The Red-Head Father of Fake Facts and the Peace King

President Cyril Ramaphosa
Rewriting History
September 27, 2020
We Stand With You
October 22, 2020
Rameses

By Satish Sekar © Satish Sekar (September 18th 2020)

Not Worthy

Next month the Nobel Committee will announce its nominations for the prestigious Nobel Peace Prize. Donald Trump claims that he deserves it. But there are far more worthy nominees – Ḫattušili III, his wife, Puduḫepa, her ‘sister’ Nefetari, and possibly her husband, Ramesses II too. Who are they? Read on – all will be revealed.

A red-haired leader of his country wanted to be King of so much more. No, not the Donald. Trump was a mere 3279 years too late.

The great Pharaoh of Egypt, Ramesses II has longevity both in life and his fake facts. The facts show that Ramesses was outwitted by the then Hittite King, Muwattalli II.

Ramesses captured and tortured Hittite deserters into revealing the Hittites’ plan, but was lured into a trap. The Pharaoh barely escaped with his life.

Mercenary reinforcements saved him and instead of completing their victory the Hittites looted the dead on the battlefield.

A Tall Tale

So, how did he tell this tale? Mighty Pharaoh smote his enemies and won a famous victory. At best he nicked a draw.

He told the tale of this great battle – several times – especially in his version of the Peace Treaty in his media. Many temples in Egypt told the tale – Ramesses’ tale. It’s still taught a fact, but there’s a problem – a big one.

It was fake facts.

Facts

The truth was it was at best a draw.

Ramesses’ enemy, Muwattalli, remained in power. The Hittites’ domain stayed the same. Kadesh was not captured. The Hittite Empire survived, and there are other versions of the Peace Treaty in other media. I saw the remains of the Hittite version in an Archaeological Museum in Turkey.

Do You Remember the Peace Treaty?

This is the story of the Battle of Kadesh and the first peace treaty to be recorded. The Battle took place in 1274BC over 3000 years before Trump.

It was a well reported battle, the first to detail formations and more – it’s astonishing that Ramesses was able to get away with claiming it as a great victory.

He survived the first part, just, and was on top in the second, but neither combatant won a complete victory.

Rewriting History

The Hittite version of this Treaty is available although the tablet is fragmented, but there is more than just Ramesses the Great’s highly partisan version. He did not win the Battle of Kadesh.

He did well to survive it and turn a near certain defeat into an inconclusive result, but let’s be clear, the information that the history guides are giving out in Egypt’s Ancient Temples is wrong.

And persisting with such nonsense after evidence to the contrary was pointed out is not helpful – the Hittite version of the Battle and Treaty is available in Turkey.

Muwattalli II was not captured. He did not lose territory. He lost nothing but the troops, etc.

The Hittite Empire remained intact as did the Egyptians’. Where else can you claim a glorious victory when your enemy retains his Empire, life and status?

Kadesh was a very important battle, which led to the first peace treaty in 1259 BC, fifteen years after the Battle. Claiming victory because there was a peace treaty is absurd. What were the terms?

The Battle and peace treaty led to peace between the Empires on the basis of Kadesh being a draw. It was 15 years in the making.[1] Muwattalli II died in 1272, succeeded by his son Mursili III.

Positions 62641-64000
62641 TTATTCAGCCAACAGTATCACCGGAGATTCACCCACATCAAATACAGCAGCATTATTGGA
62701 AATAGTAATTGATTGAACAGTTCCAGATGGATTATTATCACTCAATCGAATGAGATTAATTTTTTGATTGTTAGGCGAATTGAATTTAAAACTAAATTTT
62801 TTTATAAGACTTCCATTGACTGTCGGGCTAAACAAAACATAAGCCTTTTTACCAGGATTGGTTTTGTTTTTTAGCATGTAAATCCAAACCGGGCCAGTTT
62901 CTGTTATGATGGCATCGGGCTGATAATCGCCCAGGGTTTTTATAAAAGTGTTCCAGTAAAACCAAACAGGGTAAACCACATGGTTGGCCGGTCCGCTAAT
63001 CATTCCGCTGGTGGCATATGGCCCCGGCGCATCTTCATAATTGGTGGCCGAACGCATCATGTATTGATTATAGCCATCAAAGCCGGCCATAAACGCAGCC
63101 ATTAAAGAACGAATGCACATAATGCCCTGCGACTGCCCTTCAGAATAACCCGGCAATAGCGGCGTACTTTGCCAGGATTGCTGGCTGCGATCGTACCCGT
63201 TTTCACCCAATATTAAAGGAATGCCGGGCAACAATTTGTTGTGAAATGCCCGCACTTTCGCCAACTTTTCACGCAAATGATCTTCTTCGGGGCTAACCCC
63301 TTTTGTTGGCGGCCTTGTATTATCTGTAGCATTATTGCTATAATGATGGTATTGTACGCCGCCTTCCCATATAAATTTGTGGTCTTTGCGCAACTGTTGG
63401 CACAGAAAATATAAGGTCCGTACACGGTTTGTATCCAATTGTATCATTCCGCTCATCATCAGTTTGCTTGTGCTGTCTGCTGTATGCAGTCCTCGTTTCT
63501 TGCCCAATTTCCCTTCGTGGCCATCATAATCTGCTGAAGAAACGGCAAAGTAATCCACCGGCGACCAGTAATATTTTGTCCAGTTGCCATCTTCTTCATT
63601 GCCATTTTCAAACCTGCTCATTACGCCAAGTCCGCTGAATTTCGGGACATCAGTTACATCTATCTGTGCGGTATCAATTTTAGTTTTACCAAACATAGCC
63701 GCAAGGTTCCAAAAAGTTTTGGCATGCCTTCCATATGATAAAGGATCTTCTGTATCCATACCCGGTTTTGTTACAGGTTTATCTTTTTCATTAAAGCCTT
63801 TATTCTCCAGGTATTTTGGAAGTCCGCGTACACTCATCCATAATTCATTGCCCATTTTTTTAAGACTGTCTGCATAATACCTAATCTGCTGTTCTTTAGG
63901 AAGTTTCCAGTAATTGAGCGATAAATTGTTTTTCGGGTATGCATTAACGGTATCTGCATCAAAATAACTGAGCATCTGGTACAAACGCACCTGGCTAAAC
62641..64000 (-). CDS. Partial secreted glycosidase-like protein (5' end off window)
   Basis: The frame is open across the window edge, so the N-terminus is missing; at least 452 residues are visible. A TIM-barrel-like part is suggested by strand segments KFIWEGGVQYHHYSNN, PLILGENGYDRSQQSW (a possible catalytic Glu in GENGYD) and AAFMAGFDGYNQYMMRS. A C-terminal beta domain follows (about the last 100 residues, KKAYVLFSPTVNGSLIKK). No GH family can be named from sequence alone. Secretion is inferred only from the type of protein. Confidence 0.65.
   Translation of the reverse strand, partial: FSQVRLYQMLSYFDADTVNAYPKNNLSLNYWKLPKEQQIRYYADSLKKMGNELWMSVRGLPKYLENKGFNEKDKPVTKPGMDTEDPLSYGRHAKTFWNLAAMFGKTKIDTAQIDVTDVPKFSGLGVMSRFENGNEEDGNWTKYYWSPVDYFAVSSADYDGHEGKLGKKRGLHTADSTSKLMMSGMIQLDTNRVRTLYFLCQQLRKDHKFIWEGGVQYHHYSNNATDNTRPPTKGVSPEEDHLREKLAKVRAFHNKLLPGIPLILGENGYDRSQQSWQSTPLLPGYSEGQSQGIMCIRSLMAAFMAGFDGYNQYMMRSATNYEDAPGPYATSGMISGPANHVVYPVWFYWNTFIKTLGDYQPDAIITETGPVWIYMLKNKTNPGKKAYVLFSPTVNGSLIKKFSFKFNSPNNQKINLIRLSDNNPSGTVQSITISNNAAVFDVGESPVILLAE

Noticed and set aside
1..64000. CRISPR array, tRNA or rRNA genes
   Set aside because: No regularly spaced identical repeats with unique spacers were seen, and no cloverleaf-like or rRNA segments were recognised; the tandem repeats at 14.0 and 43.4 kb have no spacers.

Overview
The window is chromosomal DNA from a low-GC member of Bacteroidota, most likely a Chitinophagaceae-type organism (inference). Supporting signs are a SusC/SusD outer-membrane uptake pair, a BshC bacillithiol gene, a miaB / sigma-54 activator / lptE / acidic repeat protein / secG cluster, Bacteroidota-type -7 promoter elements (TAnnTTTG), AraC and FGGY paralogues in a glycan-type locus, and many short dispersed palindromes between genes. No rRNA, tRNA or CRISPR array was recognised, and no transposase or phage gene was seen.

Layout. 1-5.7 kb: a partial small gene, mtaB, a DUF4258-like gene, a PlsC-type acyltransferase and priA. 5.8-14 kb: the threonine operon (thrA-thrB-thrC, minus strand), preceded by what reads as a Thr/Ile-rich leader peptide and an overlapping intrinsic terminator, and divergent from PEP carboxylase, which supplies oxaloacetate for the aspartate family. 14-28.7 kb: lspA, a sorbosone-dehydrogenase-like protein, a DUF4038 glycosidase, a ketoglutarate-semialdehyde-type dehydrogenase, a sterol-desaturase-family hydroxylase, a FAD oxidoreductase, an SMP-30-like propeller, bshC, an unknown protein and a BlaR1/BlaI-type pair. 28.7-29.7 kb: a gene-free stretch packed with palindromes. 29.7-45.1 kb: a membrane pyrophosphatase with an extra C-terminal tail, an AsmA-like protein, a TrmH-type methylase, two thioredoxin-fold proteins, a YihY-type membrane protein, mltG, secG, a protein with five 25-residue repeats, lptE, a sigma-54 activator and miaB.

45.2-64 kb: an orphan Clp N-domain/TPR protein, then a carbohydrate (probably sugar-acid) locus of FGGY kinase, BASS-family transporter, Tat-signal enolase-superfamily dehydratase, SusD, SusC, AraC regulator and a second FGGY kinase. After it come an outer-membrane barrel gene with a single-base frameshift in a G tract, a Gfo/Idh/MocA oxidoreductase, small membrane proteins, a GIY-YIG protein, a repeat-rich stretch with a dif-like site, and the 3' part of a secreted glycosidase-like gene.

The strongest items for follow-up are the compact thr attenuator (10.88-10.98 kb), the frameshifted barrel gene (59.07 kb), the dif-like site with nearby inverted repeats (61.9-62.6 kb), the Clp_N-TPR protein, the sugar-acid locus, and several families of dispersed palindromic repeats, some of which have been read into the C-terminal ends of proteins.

This is important as after ruling for seven years Mursili foolishly tries to crush his uncle, Ḫattušili III and loses badly. He flees to Egypt. Ramesses denied that Mursili was there when Ḫattušili demanded that the former Hittite King had to be extradited.

It almost led to war again. Instead, the first peace treaty was agreed between Ḫattušili III and Ramesses II. His wife, the great Queen Puduḫepa, played a crucial role in the negotiating of this treaty with Rameses II, and others too after Ḫattušili III was succeeded by their son, Tudḫaliya IV.

The treaty included an extradition clause. It also linked the two empires in marriage, securing the brotherhood that Ḫattušili III mentioned in the Hittite version of the treaty, fragments of which survive. Their daughter, Maathorneferure married Rameses II in 1245.

The relationship between Ramesses II’s wife, Nefetari, and Puduḫepa also contributed greatly to the peace treaty and ‘brotherhood’ between Rameses and Ḫattušili.

Ramesses was a gifted warrior King. He was also a gifted self-publicist. You could say, he was an early proponent of fake facts.

By the way he was famed for his red hair.

Ḫattušili III was a peace-maker who ruled from 1265-1235 BC. So were Nefetari, and Puduḫepa.

Last year the Nobel Prize Committee recognised Ethiopia’s Prime Minister Abiy Ahmed Ali was the prime contributor in bringing peace to Ethiopia and Eritrea after 20 years of war, rewarding him alone with the Nobel Peace Prize – he acknowledged Eritrea’s President Isaias Afwerki.

So, 3279 years after the first peace treaty, surely, it’s time to posthumously award Ḫattušili III, Nefetari and Puduḫepa the Nobel Peace Prize.

Does anyone want to nominate the red-head Father of Fake Facts too?


[1] Many sources say that the Treaty of Kadesh was signed in 1269. That is impossible as it was signed by King Ḫattušili III and that Hittite King seized power from his nephew in 1265 BC. His wife Queen Puduḫepa ad Ramesses II’s wife Queen Nefetari also played important roles in negotiating the treaty. It’s clear that the Treaty of Kadesh could not have been signed until 1259. It was implemented a year later.

1 Comment

Leave a Reply

Your email address will not be published. Required fields are marked *